The coalition acknowledges the NSW and Victorian governments extension of rent relief for businesses until mid-March. 

But, rent relief is only available to businesses with a turnover of up to $5 million (in NSW) and $10 million (in Victoria). They’re calling on governments to lift the threshold to $50 million – as before. 

They are also urging governments in other states and territories to reinstate or introduce rent relief. 

Introduce targeted cash grants

The peak bodies suggest targeted cash grants, were a lifesaver for businesses and should be reinstated. They say targeted, and temporary cash grants are needed to keep small businesses most affected alive. 

The impacts of Omicron are widespread and ongoing. Businesses will need support until they come out the other side of the current crisis.

TTF CEO Margy Osmond said, “The continuing plunge in domestic traveller confidence due to Omicron is very concerning for our industry which is still reeling from missing five school holiday periods in a row to restrictions and as a result, foregone more than $21 billion in related visitor spend.

“Further, after losing around 600,000 people from our sector over the course of the pandemic with many never to return, the lack of skilled staff is now the number one issue for tourism and aviation businesses large and small.

“This is why new support including incentives to attract staff, access to tests, flexible contact exemptions, less red tape and more targeted cash support for tourism, aviation and related sectors is critical, if the sector is to survive this crisis period and then start to get back on its feet.”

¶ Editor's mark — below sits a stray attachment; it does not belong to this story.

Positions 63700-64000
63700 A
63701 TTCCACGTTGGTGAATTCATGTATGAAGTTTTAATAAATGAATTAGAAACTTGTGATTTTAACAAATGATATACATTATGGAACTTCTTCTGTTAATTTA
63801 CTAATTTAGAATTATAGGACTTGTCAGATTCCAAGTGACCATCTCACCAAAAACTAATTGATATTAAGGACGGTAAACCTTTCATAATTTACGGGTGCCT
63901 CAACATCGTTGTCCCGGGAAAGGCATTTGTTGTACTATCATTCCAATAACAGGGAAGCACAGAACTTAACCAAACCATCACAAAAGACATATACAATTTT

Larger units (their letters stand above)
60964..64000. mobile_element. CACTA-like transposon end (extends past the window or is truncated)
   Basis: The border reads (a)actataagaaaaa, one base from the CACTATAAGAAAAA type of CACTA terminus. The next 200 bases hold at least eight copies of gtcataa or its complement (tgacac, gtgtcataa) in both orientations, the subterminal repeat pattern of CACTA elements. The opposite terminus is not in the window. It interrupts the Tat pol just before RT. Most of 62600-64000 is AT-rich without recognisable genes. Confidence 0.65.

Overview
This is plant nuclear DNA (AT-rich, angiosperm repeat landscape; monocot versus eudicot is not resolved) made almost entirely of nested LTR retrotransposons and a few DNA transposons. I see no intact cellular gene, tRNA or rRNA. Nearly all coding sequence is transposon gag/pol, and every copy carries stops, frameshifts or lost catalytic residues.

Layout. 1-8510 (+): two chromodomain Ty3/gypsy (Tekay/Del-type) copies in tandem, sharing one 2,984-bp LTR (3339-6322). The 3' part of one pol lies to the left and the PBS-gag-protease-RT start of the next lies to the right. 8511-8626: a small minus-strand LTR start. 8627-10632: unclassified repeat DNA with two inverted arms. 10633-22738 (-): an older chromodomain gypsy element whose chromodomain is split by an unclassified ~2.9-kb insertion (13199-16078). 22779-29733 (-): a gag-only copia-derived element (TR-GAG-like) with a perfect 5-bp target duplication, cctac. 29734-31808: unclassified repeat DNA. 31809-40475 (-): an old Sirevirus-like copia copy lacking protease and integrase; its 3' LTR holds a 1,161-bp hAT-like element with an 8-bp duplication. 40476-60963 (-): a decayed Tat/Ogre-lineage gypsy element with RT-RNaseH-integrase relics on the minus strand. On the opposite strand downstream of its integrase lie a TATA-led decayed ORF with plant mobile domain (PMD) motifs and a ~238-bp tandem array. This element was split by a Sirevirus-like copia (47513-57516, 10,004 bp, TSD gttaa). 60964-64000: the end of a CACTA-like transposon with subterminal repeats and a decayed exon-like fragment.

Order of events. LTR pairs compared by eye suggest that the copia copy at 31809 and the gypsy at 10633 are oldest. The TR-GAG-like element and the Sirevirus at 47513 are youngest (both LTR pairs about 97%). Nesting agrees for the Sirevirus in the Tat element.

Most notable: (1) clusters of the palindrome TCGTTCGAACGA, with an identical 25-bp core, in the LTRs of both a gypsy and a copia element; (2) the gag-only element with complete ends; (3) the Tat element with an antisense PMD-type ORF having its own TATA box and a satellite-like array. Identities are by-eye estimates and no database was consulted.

Reduce red tape

The last thing businesses need to be focused on right now is regulation and red tape.

Feedback from business owners shows the reporting requirements for positive cases are burdensome. 

Red tape is overwhelming teams and causing resource redirection to administration. This is causing a roadblock to other safety and support issues.

R&CA CEO Wes Lambert said, “For many in the hospitality sector, the current situation with Omicron has left them worse off when compared to the lockdowns of 2020 and 2021. Between staff having to isolate with COVID-19, mass cancellations from a fearful public and the ongoing staff shortage, who can blame them?” Mr Lambert said.

“Business owners need certainty that they have the government’s backing throughout this incredibly trying and tumultuous period. Whilst learning to live with COVID is a must, we can’t turn our backs on the hard-working business owners at this time.”

Read more:LinkedIn data reveals the 15 fastest-growing jobs in Australia

Read more:ACA SME Tracker: Positive end to the year, but SME confidence slips as COVID accelerates

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Heidi Heck

Heidi Heck

Heidi Heck is a Journalist at Dynamic Business. She is a student at the University of Queensland where she studies Journalism and Economics. Heidi has a passion for the stories of small business, as well as the bigger picture of economics.